Keywords: energy poverty; Biogas; improved cookstoves; air pollution; firewood; discrete choice experiment; Odisha; ES/J500070/1; UKRI block grant
    JEL: I30 Q20 Q40
    Date: 2022–03–01
  3. By: van Vuuren, Aico (University of Gothenburg)
    Abstract: We investigate whether the COVID-19 pandemic decreased the willingness to pay for urban amenities such as restaurants, cinemas and theaters. We do this by using a hedonic pricing model in combination with a time-gradient difference-in-difference approach. We use a data set that contains virtually all apartments for sale in the larger Stockholm area. We use a very detailed and flexible definition of density of urban amenities based on the exact location of these amenities and the walking distance from the apartments to these amenities. We find a decrease of 1.9 percent of apartments that we label as amenity rich.
    Keywords: COVID-19, urban economics, amenities
    JEL: R00 R23 R30
    Date: 2022–01
  4. By: Toru Kitagawa; Jeff Rowley
    Abstract: The von Mises-Fisher family is a parametric family of distributions on the surface of the unit ball, summarised by a concentration parameter and a mean direction. As a quasi-Bayesian prior, the von Mises-Fisher distribution is a convenient and parsimonious choice when parameter spaces are isomorphic to the hypersphere (e.g., maximum score estimation in semi-parametric discrete choice, estimation of single-index treatment assignment rules via empirical welfare maximisation, under-identifying linear simultaneous equation models). Despite a long history of application, measures of statistical divergence have not been analytically characterised for von Mises-Fisher distributions. This paper provides analytical expressions for the $f$-divergence of a von Mises-Fisher distribution from another, distinct, von Mises-Fisher distribution in $\mathbb{R}^p$ and the uniform distribution over the hypersphere. This paper also collect several other results pertaining to the von Mises-Fisher family of distributions, and characterises the limiting behaviour of the measures of divergence that we consider.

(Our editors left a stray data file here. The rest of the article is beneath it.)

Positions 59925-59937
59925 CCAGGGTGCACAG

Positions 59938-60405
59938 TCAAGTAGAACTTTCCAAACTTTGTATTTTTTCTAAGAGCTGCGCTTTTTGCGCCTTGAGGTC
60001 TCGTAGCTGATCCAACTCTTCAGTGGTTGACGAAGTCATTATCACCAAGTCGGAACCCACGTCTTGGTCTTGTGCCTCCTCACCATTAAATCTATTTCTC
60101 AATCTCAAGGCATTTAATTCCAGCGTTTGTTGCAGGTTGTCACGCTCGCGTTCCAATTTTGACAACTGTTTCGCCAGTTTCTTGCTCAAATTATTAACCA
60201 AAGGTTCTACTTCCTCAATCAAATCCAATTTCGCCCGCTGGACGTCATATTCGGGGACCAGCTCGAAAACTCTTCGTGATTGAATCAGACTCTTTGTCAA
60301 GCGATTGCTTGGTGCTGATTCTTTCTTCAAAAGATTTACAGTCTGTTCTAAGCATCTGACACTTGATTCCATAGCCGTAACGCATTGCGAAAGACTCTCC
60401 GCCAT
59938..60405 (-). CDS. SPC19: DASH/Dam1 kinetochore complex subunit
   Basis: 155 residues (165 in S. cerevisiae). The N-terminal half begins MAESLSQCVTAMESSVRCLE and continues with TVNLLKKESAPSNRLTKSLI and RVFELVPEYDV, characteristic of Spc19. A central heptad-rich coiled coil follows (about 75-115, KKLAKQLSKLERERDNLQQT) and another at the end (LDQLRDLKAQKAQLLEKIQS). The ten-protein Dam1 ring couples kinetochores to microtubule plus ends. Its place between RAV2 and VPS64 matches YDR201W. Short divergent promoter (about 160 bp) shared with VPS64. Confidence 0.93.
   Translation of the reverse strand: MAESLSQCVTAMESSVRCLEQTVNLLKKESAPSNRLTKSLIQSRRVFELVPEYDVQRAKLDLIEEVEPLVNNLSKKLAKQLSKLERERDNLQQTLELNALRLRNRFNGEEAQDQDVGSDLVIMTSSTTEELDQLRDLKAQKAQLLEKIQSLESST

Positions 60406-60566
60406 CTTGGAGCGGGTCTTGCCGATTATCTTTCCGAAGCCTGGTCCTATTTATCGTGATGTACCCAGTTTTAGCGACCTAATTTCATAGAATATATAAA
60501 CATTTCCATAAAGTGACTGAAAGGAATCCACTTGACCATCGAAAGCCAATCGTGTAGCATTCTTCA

Date: 2022–02
  5. By: Choi, Jung Ho (Stanford Graduate School of Business); Pacelli, Joseph (Harvard Business School); Rennekamp, Kristina M. (Cornell University); Tomar, Sorabh (Southern Methodist University)
    Abstract: We examine how information about the diversity of a potential employe r’s workforce affects individuals’ job-seeking behavior, and whether workers’ preferences explain corporate disclosure decisions. We embed a field experiment in job recommendation emails sent from a leading career advice agency in the US. The experimental treatment involves highlighting a diversity metric to jobseekers. Studying 267,494 unique jobseekers, we find that disclosing diversity scores in job postings increases the click-through rate of jobseekers for firms with higher diversity scores. These effects are more pronounced for fe male and entry-level jobseekers. We estimate that jobseekers update their willingness to pay (WTP) for a fi rm’s diversity by $1,463 when faced with a 10% increase in diversity scores relative to the interquartile range. We conduct a follow-up survey with jobseekers to better understand why diversity information was useful to them. Finally, we document that firms in industries characterized by higher jobseeker responsiveness to diversity information tend to voluntarily disclosure diversity metrics in their 10-Ks under new SEC disclosure requirements. That is , disclosure choices partially reflect ‘jobseeker materiality.’ Overall, our findings generate important insights regarding jobseekers’ demand for diversity information.
    JEL: C93 D40 D83 J64 M14 M41
    Date: 2022–02